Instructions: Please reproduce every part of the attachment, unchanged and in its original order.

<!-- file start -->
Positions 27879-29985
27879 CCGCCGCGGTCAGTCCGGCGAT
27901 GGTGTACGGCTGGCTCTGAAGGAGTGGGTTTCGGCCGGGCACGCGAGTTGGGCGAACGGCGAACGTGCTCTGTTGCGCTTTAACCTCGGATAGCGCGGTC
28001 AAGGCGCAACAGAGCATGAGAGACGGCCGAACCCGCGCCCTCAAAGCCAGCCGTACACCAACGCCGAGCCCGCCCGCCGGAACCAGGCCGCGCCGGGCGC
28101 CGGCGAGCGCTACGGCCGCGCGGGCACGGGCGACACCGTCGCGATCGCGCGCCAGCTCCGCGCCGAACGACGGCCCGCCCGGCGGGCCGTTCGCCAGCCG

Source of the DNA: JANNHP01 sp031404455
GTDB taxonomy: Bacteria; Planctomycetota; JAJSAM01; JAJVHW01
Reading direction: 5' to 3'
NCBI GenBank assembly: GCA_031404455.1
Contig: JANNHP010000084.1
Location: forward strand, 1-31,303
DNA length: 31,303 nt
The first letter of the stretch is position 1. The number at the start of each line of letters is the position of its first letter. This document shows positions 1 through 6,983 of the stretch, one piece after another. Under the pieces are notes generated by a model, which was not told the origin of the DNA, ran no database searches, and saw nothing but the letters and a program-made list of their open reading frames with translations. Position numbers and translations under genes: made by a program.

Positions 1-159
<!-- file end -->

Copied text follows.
Positions 27879-29985
27879 CCGCCGCGGTCAGTCCGGCGAT
27901 GGTGTACGGCTGGCTCTGAAGGAGTGGGTTTCGGCCGGGCACGCGAGTTGGGCGAACGGCGAACGTGCTCTGTTGCGCTTTAACCTCGGATAGCGCGGTC
28001 AAGGCGCAACAGAGCATGAGAGACGGCCGAACCCGCGCCCTCAAAGCCAGCCGTACACCAACGCCGAGCCCGCCCGCCGGAACCAGGCCGCGCCGGGCGC
28101 CGGCGAGCGCTACGGCCGCGCGGGCACGGGCGACACCGTCGCGATCGCGCGCCAGCTCCGCGCCGAACGACGGCCCGCCCGGCGGGCCGTTCGCCAGCCG

Source of the DNA: JANNHP01 sp031404455
GTDB taxonomy: Bacteria; Planctomycetota; JAJSAM01; JAJVHW01
Reading direction: 5' to 3'
NCBI GenBank assembly: GCA_031404455.1
Contig: JANNHP010000084.1
Location: forward strand, 1-31,303
DNA length: 31,303 nt
The first letter of the stretch is position 1. The number at the start of each line of letters is the position of its first letter. This document shows positions 1 through 6,983 of the stretch, one piece after another. Under the pieces are notes generated by a model, which was not told the origin of the DNA, ran no database searches, and saw nothing but the letters and a program-made list of their open reading frames with translations. Position numbers and translations under genes: made by a program.

Positions 1-159